Colin McDonald sent in this informal review of Earthling. Colin is a professional music writer for various US music publications.
It's funny how David Bowie is regarded now to the public as just another rock god rather than the elder statesman of the future of music. I'm sure if one were to tell this to any Bowite circa 1979 (or pick your favorite period), the response would be met with a bit of overwhelming confusion. Contrary to popular belief, Bowie used to be considered a freak; if you were into Bowie, Roxy Music, the Velvets, Kraftwerk or anyone who didn't fit into the stadium cock-rock/singer songwriter genre, you were considered a freak yourself, a fag, or just plain clueless. Remember when people just laughed at Kraftwerk intricate techno pop and said that music would never be taken over by electronics?!?
But, thanks to the Let's Dance/Serious Moonlight tour, Bowie became bigger than ever before and, well, acceptable for the average person to like. With an overdose of stardom, cocaine, and bad musical choices, Bowie became everything he mocked: a rock star with too much stardom too quickly and little ideas. The Tin Machine thing was a step in the right direction, but Bowie pretending to be "one of the boys" was something that the Bowie of 1973 would have laughed at. Sure, Baby Universal, Prisoner of Love, and Amlapura were great, but the idea of Bowie writing statement songs about child prostitution and crack was laughable at best.
Since the end of Tin Machine, Bowie has slowly and found his muse again. Cool World was one of his most simple and killer singles in eons; Black Tie/White Noise was a 90's Young Americans filled with an uplifting energy that was missing on his more commericially successful 80's efforts. Then came the reunion with Brian Eno sans Tony Visconti. Outside caused the type of reaction Bowie loved: people loved it, people hated it, but no one had a lukewarm opinion. In this writers opinion, it stands as his best work since Let's Dance, but is not the type of album that hits you the first, fifth, or hundreth time. It seemed that, for the most part, Bowie was back.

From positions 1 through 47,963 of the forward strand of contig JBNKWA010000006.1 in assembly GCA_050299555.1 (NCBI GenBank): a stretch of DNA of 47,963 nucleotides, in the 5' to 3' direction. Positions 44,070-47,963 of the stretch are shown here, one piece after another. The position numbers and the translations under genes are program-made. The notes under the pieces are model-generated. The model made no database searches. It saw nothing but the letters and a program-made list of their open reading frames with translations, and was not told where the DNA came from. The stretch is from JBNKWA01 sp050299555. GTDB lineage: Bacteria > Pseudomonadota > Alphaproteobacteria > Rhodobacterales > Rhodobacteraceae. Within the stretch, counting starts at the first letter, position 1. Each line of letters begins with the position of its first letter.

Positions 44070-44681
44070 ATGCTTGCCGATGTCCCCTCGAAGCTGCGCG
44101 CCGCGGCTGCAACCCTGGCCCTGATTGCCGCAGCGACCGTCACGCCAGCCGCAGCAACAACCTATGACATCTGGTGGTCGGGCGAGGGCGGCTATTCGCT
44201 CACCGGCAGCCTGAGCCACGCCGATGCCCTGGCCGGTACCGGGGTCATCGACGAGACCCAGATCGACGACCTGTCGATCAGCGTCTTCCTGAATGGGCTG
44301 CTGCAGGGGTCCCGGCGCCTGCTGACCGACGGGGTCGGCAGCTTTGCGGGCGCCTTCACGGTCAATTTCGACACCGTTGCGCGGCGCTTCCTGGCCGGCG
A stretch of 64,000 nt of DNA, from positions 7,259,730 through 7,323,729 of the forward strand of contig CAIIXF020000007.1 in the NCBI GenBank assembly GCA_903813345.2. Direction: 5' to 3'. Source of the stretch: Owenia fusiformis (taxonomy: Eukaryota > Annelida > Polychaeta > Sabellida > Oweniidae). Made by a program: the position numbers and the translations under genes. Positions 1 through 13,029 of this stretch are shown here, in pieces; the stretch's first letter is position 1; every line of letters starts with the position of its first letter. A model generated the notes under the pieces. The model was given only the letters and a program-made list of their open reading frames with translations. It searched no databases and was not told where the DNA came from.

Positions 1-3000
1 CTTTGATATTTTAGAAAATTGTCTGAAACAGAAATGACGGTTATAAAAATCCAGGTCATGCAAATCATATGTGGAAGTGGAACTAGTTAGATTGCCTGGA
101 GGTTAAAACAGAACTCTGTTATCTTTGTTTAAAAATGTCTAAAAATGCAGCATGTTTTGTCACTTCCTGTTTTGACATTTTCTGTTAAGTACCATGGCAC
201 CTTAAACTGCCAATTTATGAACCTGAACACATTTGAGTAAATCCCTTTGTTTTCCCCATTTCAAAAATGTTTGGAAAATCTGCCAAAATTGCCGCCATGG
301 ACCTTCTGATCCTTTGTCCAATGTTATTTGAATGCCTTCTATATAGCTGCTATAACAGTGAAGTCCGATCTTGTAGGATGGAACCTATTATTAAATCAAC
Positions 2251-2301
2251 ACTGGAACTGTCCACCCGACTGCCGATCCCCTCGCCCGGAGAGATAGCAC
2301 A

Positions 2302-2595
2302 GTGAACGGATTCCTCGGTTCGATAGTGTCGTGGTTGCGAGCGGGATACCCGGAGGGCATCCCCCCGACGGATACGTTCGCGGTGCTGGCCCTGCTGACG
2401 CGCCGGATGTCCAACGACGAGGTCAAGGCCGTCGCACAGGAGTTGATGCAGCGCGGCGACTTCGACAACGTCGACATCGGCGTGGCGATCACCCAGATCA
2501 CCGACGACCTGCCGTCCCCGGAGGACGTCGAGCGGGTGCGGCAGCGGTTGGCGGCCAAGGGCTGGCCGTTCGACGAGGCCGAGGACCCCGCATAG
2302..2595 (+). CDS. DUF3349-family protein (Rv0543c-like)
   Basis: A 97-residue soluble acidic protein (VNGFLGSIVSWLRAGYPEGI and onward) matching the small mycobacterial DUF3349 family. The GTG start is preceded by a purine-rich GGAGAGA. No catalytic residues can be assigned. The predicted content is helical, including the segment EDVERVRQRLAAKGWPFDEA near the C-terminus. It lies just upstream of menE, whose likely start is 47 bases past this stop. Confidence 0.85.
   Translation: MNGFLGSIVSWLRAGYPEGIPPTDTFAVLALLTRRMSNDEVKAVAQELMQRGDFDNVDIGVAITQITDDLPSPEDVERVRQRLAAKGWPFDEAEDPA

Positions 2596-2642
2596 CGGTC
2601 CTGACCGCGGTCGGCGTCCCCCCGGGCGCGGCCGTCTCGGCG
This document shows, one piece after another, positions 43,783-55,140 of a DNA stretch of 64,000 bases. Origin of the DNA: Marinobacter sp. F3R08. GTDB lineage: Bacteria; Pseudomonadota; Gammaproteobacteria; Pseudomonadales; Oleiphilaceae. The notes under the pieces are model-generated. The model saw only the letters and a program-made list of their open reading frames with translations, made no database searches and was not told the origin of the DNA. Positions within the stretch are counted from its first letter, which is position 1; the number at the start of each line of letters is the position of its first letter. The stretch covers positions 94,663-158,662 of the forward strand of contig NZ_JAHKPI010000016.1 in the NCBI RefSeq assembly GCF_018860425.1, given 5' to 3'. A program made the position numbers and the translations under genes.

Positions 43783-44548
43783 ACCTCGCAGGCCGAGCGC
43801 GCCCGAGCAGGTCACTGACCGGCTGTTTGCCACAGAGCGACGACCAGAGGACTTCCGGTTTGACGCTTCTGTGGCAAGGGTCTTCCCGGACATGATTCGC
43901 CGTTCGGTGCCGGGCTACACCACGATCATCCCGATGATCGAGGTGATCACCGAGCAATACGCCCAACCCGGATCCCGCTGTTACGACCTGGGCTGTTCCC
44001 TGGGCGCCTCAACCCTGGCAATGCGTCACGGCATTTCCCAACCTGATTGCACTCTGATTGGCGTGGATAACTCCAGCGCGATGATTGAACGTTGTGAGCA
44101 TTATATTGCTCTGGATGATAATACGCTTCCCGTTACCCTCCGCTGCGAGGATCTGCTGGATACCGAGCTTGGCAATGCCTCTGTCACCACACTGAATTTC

Which brings us to Earthling. This is not the album people who liked Outside would have hoped for. One gets the impression that this album was done in the spirit of Pin Ups or Black Tie/White Noise: Bowie wanted to capture the feel of his current touring band on record and to have some fun and it shows.
But this is not to say this is a bad album. On the contrary, it's actually quite fun for the most part. Looking for Satellites is beautiful with a vocal mix that's quite unusual for Bowie; Little Wonder is a great pop single that effectively juxaposes the hard rock breaks and the jungle rhythm; Battle for Britain is somewhere between Goldie and Love You 'Til Tuesday.
Yet, the stumbling block for Earthling is Bowie's decision to put the Tin Machine rock alongside of the jungle/techno beats. On Little Wonder, it works; but on Seven Years in Tibet and I'm Afraid of Americans, it's more of an albatross that utimately undermines the song. Bowie doesn't mix it the way he did on songs like Hallo Spaceboy; it goes from one extreme to another as if Bowie wanted to satisfy Reeves Gabrels more than himself. I mean, the break in Americans where the big studio drums pound along with Bowie shouting "I'm afraid of Americans" sounds like something Bowie would have done in the mid 80's, but would make any card-carrying Bowie fan sick.
One hopes that Bowie will get back with Eno, Nathan Adler, Ramona A. Stone, and Baby Blue Grace and stop letting Reeves run the show. Outside may have been confusing, but it was a beautiful confusion at that.
Remember: Earthling will be released on February 11 in the USA and February 3 in the rest of the world..